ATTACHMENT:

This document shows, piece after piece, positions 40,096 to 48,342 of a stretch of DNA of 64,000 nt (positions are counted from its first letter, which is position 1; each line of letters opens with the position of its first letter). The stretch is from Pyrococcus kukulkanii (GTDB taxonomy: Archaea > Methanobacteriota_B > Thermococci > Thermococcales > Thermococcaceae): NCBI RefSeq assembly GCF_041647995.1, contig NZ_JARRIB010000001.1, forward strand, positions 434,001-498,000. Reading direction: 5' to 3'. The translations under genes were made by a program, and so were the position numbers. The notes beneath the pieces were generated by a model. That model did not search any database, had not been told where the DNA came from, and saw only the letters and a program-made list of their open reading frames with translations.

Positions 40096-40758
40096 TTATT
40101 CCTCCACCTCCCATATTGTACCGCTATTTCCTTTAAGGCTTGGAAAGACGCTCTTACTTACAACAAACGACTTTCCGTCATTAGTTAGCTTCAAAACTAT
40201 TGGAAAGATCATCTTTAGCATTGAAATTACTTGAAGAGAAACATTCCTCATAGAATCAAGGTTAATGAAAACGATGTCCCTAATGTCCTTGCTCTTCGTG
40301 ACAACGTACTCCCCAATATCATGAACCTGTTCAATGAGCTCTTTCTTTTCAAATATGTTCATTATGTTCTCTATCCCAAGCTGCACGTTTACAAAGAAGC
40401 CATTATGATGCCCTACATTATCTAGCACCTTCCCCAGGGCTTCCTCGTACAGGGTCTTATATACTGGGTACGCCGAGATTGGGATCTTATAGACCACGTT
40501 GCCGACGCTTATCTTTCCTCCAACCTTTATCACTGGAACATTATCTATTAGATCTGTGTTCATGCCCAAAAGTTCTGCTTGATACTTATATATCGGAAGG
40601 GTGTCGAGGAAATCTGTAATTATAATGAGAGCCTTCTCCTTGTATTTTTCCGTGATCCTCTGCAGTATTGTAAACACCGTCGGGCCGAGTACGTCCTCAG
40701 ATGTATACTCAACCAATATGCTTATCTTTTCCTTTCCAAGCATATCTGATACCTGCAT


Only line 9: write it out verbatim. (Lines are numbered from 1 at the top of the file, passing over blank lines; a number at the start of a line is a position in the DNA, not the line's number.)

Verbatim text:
40601 GTGTCGAGGAAATCTGTAATTATAATGAGAGCCTTCTCCTTGTATTTTTCCGTGATCCTCTGCAGTATTGTAAACACCGTCGGGCCGAGTACGTCCTCAG